Alaska needs new bumper sticker

Hopes rise for a transparent, ethical government led by a reform Republican, Gov.-elect Palin

Posted: Sunday, November 19, 2006

Remember the bumper sticker: "Alaska, Where Men are Men and Women Win the Iditarod?"

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Alaska needs a new sticker after Gov.-elect Sarah Palin's decisive victories in the primary and general elections, and Lisa Murkowski's defeat of former Gov. Tony Knowles in 2004 for the U.S. Senate.

The 250,00 Alaskans who register with no party left a message at the polls. Party leaders ignore it at their peril. No-party voters outnumber registered Republicans and Democrats combined by 68,500.

Palin is a reform Republican. After she exposed the ethics violation by the state's Republican Party chairman, and after she filed an ethics complaint against Gov. Frank Murkowski's first attorney general, Palin beat two Republican leaders in the primary election. One was the sitting governor and former U.S. Sen. Frank Murkowski. The other was a former state legislator, John Binkley. Her 51,500 votes were 1,500 more than Murkowski and Binkley combined.

Although Democrat votes were split between only two candidates compared to three for Republicans, Palin garnered 14,000 more than Knowles.

Then in the general election, Palin bested Knowles by 16,000.

Palin and Sen. Lisa Murkowski are two new Republican stars.

Voters told Democrats they need new stars, someone like relative unknown Diane Benson (sorry guys, another lady). She attracted almost as many votes as Knowles in her attempt to unseat U.S. Rep. Don Young. Another Democrat star might be Anchorage Mayor Mark Begich. He led a move to lower property taxes in Anchorage.

Problems for the Democratic and Republican parties began with statehood. The push for statehood was bipartisan. Republican leaders included National Committeeman Wally Hickel, later governor and Interior secretary, and newspaper publishers Bob Atwood of the Anchorage Times and Bill Snedden of the Fairbanks News-Miner. Democrat leaders included constitutional convention Chairman Bill Egan, former Gov. Ernest Gruening and delegate to Congress Bob Bartlett.

Driving the desire for statehood was federal mismanagement. In the last four years that the feds managed fisheries, salmon catches averaged 25 million fish a year. It took state managers 30 years to rebuild runs to allow a harvest of more than 100 million a year.

Federal managers made Democrats out of fishermen and their sympathizers. So did industry leaders opposing statehood for fear of taxes. So in the first state election in 1958, Alaskans favored Democrats: Egan as governor, Gruening and Bartlett as U. S. senators and former territorial attorney general Ralph Rivers as congressman. They elected 53 Democrats to the Legislature vs. six Republicans and one Independent (Jay Hammond).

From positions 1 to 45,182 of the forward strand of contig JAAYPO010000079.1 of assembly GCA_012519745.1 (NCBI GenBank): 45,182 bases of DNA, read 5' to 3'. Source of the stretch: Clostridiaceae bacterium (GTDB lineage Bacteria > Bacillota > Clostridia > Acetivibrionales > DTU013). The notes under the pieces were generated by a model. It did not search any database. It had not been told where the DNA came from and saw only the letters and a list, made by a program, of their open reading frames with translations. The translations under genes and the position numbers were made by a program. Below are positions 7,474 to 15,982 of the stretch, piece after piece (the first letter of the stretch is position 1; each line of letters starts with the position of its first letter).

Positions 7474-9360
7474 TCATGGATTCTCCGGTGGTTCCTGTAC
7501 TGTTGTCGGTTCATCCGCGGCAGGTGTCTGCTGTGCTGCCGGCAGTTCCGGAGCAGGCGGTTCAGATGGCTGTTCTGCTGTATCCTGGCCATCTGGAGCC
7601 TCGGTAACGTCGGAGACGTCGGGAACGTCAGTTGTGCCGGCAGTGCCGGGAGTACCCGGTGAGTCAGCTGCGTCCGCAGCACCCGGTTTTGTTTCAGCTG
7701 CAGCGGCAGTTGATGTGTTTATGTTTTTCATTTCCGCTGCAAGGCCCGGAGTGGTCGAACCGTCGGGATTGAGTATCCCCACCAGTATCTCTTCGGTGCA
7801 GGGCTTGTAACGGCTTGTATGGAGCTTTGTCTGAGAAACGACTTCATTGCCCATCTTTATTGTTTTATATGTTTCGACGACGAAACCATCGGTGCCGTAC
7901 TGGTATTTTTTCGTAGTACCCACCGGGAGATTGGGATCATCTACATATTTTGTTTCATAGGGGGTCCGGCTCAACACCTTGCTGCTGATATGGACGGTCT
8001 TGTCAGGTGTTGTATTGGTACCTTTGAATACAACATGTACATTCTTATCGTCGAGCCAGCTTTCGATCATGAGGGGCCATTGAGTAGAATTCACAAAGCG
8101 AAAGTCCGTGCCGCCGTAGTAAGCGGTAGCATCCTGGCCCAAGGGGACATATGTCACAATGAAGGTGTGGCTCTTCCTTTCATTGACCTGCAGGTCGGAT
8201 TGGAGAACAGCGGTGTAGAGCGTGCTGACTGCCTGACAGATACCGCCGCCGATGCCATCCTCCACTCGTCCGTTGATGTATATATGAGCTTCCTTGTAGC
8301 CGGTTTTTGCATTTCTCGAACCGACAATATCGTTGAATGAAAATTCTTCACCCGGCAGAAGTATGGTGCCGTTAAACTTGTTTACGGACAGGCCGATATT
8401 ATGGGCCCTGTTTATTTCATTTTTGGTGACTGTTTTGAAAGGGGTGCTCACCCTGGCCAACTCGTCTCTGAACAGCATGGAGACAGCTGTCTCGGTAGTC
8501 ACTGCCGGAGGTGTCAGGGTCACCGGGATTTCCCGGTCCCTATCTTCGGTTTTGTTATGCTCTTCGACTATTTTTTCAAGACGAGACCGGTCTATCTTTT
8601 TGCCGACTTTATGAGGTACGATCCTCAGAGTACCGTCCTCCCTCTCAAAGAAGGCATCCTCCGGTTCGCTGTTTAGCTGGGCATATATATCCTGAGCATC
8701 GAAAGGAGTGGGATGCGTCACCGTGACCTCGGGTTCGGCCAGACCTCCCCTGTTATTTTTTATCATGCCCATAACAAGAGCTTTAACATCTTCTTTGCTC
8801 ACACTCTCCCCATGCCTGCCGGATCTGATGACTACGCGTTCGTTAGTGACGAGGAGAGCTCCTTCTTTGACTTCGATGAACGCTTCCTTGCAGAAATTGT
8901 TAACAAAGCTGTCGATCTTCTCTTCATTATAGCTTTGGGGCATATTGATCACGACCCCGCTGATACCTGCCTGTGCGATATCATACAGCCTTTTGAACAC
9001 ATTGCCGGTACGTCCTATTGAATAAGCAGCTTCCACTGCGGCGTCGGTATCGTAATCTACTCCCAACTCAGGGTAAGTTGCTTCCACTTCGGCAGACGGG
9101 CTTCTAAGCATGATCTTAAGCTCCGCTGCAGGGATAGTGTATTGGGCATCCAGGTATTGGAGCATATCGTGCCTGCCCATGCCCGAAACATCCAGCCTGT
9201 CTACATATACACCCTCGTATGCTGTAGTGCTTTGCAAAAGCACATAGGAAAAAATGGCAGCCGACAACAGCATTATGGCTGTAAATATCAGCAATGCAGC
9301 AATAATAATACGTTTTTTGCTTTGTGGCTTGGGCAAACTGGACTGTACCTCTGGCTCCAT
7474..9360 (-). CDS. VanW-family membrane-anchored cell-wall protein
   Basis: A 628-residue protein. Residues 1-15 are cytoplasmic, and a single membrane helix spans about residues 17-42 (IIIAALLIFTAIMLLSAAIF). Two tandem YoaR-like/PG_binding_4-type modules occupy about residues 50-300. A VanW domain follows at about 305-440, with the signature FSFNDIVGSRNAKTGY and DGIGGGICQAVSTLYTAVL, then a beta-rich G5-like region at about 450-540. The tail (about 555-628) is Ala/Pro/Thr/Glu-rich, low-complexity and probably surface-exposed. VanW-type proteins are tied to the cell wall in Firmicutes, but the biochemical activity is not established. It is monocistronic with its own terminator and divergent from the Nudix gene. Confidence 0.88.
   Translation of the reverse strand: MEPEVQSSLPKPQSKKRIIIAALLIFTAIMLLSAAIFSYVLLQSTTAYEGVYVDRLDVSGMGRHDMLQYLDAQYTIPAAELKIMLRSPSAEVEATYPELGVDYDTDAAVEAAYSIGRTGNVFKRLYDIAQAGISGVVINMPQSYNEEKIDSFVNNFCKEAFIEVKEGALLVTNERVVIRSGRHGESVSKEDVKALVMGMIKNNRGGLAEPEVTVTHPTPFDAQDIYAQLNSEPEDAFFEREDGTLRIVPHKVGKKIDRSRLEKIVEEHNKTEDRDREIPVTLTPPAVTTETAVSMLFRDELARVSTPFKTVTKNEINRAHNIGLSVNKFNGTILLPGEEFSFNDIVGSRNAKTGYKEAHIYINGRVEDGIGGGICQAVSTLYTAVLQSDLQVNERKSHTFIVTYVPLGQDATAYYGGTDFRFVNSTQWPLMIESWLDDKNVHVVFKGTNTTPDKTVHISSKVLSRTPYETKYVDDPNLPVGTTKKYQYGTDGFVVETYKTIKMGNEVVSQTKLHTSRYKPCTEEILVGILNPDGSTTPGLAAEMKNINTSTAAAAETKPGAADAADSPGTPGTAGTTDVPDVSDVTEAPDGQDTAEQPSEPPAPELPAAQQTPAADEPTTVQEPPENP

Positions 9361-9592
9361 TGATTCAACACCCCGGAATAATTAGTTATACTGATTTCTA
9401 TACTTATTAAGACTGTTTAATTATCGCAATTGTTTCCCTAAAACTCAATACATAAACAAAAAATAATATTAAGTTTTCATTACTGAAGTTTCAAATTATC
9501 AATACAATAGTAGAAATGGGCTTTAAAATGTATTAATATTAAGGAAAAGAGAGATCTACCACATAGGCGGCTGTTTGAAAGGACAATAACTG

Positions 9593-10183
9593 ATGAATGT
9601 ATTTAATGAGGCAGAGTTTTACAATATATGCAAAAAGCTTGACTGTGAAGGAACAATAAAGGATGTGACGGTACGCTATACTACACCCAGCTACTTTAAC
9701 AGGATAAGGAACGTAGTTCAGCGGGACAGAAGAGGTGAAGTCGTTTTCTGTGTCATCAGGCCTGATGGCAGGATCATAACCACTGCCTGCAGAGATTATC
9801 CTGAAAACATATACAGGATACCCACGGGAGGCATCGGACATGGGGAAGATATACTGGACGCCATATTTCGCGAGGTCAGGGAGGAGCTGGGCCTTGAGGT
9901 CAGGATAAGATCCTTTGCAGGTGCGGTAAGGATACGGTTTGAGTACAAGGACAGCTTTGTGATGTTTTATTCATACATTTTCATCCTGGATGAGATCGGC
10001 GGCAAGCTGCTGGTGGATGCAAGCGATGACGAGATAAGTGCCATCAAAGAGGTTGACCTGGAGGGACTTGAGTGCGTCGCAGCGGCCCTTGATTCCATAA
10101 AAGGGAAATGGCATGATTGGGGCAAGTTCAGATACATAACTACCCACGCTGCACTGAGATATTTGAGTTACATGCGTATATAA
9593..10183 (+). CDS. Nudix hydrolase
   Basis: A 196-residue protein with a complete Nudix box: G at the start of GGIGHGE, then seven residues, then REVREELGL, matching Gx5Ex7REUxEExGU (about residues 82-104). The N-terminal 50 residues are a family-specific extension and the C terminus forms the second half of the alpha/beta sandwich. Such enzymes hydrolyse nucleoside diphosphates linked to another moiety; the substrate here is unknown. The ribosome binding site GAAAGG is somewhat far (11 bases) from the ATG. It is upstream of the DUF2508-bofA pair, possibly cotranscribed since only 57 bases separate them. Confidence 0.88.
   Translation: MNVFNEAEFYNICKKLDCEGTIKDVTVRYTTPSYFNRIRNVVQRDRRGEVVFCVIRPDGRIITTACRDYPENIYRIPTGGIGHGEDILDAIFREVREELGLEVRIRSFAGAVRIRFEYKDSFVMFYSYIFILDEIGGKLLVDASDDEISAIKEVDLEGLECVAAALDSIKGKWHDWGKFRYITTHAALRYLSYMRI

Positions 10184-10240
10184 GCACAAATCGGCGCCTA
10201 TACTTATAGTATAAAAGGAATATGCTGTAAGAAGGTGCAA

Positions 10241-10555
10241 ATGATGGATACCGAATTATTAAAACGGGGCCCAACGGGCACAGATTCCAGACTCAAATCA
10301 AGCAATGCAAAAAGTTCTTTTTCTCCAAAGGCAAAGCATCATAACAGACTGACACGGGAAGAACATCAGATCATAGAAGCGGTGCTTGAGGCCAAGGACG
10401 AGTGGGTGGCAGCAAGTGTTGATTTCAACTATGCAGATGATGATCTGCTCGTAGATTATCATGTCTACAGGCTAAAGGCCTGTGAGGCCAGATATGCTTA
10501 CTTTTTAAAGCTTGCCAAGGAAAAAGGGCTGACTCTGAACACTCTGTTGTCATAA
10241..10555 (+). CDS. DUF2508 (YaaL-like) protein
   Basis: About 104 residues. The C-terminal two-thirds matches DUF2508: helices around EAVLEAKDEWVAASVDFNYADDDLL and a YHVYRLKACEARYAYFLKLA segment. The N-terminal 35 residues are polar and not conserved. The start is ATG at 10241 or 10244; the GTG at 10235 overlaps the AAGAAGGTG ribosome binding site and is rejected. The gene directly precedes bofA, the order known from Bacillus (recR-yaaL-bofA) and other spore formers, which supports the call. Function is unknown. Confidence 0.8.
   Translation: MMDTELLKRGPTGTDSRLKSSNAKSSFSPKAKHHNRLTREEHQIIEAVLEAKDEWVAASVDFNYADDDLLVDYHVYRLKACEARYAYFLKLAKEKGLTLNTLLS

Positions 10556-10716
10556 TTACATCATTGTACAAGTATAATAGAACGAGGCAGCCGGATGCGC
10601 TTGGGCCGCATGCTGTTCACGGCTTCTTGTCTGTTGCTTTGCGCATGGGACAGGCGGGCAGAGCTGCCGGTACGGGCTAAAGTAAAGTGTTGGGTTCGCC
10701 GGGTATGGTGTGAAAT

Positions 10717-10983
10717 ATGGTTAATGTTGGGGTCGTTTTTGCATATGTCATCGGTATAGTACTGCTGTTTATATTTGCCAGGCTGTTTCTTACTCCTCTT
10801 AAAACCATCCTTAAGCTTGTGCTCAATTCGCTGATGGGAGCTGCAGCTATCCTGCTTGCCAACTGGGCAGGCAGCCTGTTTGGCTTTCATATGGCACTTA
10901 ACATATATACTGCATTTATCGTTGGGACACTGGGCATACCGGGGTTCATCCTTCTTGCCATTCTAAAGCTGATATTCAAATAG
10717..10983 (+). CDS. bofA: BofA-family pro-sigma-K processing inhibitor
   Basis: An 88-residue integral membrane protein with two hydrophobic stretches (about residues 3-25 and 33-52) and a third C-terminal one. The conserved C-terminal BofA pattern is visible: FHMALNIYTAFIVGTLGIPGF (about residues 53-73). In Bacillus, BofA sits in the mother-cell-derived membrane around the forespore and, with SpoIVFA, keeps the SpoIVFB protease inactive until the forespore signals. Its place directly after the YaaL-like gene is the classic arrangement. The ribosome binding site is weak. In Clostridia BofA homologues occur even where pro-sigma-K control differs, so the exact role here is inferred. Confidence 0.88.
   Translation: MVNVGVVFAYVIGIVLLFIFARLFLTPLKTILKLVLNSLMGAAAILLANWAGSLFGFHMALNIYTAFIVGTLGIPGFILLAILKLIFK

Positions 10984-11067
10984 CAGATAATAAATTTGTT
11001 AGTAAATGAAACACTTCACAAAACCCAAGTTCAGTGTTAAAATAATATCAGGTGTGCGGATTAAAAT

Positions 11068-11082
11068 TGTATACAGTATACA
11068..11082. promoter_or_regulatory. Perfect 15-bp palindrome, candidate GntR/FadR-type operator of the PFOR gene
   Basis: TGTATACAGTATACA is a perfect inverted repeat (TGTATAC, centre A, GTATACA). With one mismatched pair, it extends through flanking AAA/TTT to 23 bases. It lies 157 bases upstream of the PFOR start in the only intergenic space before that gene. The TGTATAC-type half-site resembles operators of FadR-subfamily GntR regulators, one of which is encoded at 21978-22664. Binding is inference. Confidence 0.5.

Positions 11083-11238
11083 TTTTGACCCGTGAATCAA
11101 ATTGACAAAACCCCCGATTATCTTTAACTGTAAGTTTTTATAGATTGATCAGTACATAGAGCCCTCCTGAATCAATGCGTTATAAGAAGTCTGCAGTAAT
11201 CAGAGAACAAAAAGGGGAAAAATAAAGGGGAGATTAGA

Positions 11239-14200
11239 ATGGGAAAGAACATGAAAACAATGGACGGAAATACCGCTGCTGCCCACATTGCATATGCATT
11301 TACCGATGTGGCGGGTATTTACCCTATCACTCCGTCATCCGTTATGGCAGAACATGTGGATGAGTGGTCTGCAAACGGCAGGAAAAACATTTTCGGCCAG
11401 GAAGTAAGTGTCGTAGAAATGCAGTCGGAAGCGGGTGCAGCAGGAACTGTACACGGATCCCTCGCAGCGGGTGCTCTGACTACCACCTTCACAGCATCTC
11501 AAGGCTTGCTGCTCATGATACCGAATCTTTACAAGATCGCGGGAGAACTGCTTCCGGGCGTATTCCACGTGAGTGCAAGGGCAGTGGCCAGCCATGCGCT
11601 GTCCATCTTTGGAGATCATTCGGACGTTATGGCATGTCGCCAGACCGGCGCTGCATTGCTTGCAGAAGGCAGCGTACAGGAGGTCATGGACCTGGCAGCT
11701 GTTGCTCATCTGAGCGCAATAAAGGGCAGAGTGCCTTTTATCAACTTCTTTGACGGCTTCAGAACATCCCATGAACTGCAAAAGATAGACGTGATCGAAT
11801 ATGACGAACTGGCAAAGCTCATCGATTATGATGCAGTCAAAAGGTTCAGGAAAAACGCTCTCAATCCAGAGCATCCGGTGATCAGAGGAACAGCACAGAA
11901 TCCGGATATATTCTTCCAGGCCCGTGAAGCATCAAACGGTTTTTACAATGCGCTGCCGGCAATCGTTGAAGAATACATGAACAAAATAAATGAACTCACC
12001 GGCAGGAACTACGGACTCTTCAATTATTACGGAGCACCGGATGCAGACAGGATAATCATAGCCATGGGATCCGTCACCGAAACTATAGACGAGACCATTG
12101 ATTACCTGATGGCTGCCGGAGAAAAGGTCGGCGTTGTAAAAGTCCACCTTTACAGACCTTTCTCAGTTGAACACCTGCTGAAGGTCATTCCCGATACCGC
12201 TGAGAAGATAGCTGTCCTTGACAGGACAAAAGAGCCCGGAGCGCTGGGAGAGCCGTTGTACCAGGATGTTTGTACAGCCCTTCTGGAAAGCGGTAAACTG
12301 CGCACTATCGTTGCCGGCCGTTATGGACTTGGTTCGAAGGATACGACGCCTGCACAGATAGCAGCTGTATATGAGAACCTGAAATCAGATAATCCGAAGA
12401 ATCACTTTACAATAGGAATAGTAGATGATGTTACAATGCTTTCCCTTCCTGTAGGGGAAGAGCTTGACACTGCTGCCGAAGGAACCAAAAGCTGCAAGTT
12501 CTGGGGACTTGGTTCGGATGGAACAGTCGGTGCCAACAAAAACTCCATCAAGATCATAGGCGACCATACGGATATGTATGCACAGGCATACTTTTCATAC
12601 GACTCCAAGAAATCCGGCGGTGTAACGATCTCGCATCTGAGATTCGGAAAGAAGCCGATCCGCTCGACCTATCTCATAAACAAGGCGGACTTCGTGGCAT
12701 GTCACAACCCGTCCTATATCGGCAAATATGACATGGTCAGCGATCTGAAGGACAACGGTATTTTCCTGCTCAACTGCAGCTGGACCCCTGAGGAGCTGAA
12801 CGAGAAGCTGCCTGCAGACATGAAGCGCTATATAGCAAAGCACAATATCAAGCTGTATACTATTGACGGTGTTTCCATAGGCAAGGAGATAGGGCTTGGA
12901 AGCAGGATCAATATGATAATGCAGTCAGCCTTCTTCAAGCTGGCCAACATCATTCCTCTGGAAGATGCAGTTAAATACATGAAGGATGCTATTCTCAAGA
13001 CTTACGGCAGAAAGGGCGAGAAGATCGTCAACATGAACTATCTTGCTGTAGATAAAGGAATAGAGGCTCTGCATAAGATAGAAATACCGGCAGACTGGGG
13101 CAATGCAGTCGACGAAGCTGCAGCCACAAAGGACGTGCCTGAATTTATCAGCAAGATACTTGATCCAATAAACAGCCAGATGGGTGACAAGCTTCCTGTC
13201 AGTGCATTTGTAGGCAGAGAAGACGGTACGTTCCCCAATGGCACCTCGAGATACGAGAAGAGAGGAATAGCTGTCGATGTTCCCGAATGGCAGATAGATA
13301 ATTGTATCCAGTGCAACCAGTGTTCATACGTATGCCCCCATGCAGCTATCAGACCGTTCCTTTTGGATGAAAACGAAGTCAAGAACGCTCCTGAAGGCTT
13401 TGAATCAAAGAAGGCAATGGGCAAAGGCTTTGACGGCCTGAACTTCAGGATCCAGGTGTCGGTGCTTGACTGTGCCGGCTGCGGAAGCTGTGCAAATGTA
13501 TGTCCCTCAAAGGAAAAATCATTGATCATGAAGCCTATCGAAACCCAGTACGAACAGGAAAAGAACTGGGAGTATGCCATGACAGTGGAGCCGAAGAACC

Power corrupts. Democrats closed primary elections. They even provided ballots with a circle at the top where a voter could put an X to vote the entire party ticket instead of tiring himself out by putting an X in front of each favored name.

Voters "threw the rascals out" in 1966. The Legislature went to 39 Republicans and 21 Democrats. At the same time, Hickel was elected governor over Democrat Egan. Voters also looked askance at Egan seeking a third consecutive term, claiming he hadn't served two full terms because Alaska didn't become a state officially until Jan. 3, 1959, a month after his first term started.

One of the first bills through the Legislature signed by Hickel opened the primaries. Hickel left halfway through his term to be Interior secretary. Democrats made a halfway recovery in 1970 when Egan was elected governor again. But many of the Democrats in that recovery became the anti-establishment Ad Hoc supporters of George McGovern's failed bid for the presidency in 1972.

Democrat power was starting down. Some switched to no-party. President Jimmy Carter accelerated the slide when he signed the Democrat-sponsored Alaska National Interest Lands Conservation Act in 1980. That made Republicans out of some Alaskans but more switched to no-party. Environmental activists filled some of the Democratic void.

Most Alaskans support environmental protection while developing resources and building infrastructure. They just want it done right. Promising to build infrastructure and develop resources elected Frank Murkowski as governor.

Many Democrats in and out of Alaska oppose Alaska development as President Bill Clinton demonstrated in vetoing opening of the coastal plain of the Arctic National Wildlife Refuge to oil exploration, and as Gov. Knowles exhibited in vetoing a land grant to the University of Alaska.

The prize for boneheadedness is shared by both parties, first for creating closed primaries and then reinstating them instead of making their parties attractive to Alaskans.

Voters saw Democrat Knowles flitting around the state in a private jet promising free money to everyone when he sold the state's jet. His promises didn't fly. The state still owes $2.5 million on the $2.5 million aircraft.

Republicans retained their party chairman after he admitted ethical violations and some publicly slapped Palin by switching to Knowles.

While the losers recover their composure, Alaskans' hopes rise for a transparent, ethical government headed by a reform Republican.

• Lew Williams Jr. is a retired publisher of the Ketchikan Daily News.



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